Spotlight on Artist Janaya Delone
The Elective’s digital art museum this week features a digital media work made by Janaya Delone from Valley View High School in Moreno Valley, California.
Welcome to The Elective’s digital art museum, dedicated to the incredible work of AP Arts students. Each week we highlight a work or series created in one of the AP Arts concentrations—AP 2-D Art and Design, 3-D Art and Design, and AP Drawing (the AP Program also offers Art History and Music Theory)—as well as a statement from the artist (and, occasionally, their teacher).
From the first cave paintings to contemporary breakthroughs in virtually reality, art, in all its forms, has been a crucial way for people to process, make sense of, comment on, and grapple with the world around them. After more than a year of life in a pandemic, AP Art students have risen to the challenge of processing and making sense of the challenges—and opportunities—that have come from this perilous time. The work they submitted in their final portfolios is explicitly of the moment. It’s often challenging and provocative, but always insightful, inspiring, and expansive.
This week we feature a digital media work made by Janaya Delone from Valley View High School in Moreno Valley, California.
Here’s Janaya’s statement on the work:
“Throughout my sustained investigation, I aimed to explore our reality by depicting it in a visually and psychologically twisted way to create works with a sense of dark fantasy.
“In ‘Home, Sweet Home,’ I wanted to literally ‘shine light’ on the reality between the rich and the poor. Every day we scroll through the media and we see it—videos, photos, and streams of the homeless, the hungry, and the less fortunate. While they are trying to simply make the most of what they have, we just stare at them blankly through a screen, then scroll on to the next video automatically putting money into the pockets of the streamer or media company. The well-to-do publicize the lives of those who are far less fortunate than them without lending a hand.
"Though the image is supposed to illuminate the divide between the well-to-do and the less fortunate, it most powerfully communicates the pressure, shame, and harsh judgment we cast on ‘others’ when they do not live up to the expectations of the fortunate.
“I intended to create an artwork illustrating people with houses for heads from the very beginning. I chose ‘house heads’ to make human identity anonymous as we usually are with the media. And, secondly, to represent another way of showing wealth and power. They are similar to the clothing that we wear. The bright intimidating beams of light that peer through the colorful house's windows are the ever-watchful eye of the media and the rich looking down on the poor who are made the center of attention and benefit little from that attention.”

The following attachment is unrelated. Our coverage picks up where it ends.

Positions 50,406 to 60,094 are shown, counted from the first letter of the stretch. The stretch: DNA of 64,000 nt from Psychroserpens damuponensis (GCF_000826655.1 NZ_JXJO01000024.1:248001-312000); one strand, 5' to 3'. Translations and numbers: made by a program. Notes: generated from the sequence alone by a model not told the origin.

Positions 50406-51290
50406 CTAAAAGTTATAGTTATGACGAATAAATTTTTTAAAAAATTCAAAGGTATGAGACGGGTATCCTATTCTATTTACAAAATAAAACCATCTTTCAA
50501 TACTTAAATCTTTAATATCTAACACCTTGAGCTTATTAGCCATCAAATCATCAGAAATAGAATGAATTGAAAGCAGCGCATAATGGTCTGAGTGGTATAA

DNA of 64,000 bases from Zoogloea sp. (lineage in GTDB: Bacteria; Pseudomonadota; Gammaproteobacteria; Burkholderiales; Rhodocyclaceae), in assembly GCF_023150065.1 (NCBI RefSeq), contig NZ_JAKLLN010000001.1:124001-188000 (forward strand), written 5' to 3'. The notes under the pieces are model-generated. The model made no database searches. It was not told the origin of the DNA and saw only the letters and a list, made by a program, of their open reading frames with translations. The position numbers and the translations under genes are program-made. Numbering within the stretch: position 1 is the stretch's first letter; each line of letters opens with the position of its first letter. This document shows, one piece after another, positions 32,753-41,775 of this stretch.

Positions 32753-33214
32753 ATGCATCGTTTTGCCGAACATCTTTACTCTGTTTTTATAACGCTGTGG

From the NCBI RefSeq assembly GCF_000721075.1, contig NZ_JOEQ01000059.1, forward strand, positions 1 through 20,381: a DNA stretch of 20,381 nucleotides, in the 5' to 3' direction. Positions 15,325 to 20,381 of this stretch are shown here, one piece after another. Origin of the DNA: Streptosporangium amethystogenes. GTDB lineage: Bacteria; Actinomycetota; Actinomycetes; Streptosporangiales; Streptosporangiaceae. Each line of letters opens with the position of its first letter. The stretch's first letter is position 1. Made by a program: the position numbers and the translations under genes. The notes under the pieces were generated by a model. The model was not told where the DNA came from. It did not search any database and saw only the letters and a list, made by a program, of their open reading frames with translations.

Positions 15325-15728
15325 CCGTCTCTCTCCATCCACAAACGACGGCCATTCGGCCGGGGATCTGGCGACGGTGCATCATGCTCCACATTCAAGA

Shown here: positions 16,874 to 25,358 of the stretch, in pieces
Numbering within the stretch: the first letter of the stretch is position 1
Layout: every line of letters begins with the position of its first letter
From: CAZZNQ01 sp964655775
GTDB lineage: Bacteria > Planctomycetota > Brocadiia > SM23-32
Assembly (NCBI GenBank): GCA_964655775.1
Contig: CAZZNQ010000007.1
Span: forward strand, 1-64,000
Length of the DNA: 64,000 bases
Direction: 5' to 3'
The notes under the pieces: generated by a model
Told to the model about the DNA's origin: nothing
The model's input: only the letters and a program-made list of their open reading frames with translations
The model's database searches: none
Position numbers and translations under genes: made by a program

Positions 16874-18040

Here’s Janaya’s teacher Michael Bernbaum on Janaya’s work:
“The focus is on sequential visual images and ideas where images grow from images and, ideas grow from ideas.
“The AP studio classroom at Valley View High School is a place that enables students to immerse themselves in the ideas they are exploring while continuing to develop technical skills and facility with materials. Ours is an environment that drives students to become inquisitive, thoughtful, and confident artists. The focus is on sequential visual images and ideas where images grow from images and, ideas grow from ideas. It is a place where students are encouraged to be risk-takers in their practice by striving for greater levels of technical refinement in craft and, more sophisticated levels of problem-solving and critical inquiry.
“Janaya is an exceptional example of the type of artist our AP program strives to encourage and develop. She is an innovative and independent thinker who masterfully crafts digitally illustrated scenes with a whimsical incisiveness that turns the viewer's gaze inside out. Behind the visual humor of her compositions lies a deeper commentary about human nature. The images are surreal commentaries on family dynamics, personal self-worth, gender roles, class inequity, fear, anxiety, and frustration.
“The question I often had when looking at Janaya’s works was ‘Who is looking at who?’ Is the viewer looking in on the illustrated scene or, are the characters peering in on the psychological inner thoughts and behaviors of the viewer? This is what made Janaya’s digitally illustrated compositions so compelling to me as a teacher. While she was insightfully exploring ideas in her work, she was requiring me to explore and engage those ideas through a similar lens. This is the type of student–artwork–teacher dialogue that makes experiencing and teaching AP Studio Art and Design so affecting and meaningful.”
And here are a few other works from Janaya’s portfolio:
A family always seems as perfect as dolls especially when someone is watching.
Software used was Firealpaca. Hardware used was an HP laptop and a Wacom Cintq tablet.
Working day in and day out in hopes of knowing how it feels to live comfortably inside.
The tiring stress of life spilling into the most important meal of the day.
Growing up in the ways others want and expect of you.
Don't be lured in by strangers.
Student and teacher statements are lightly edited for length and clarity.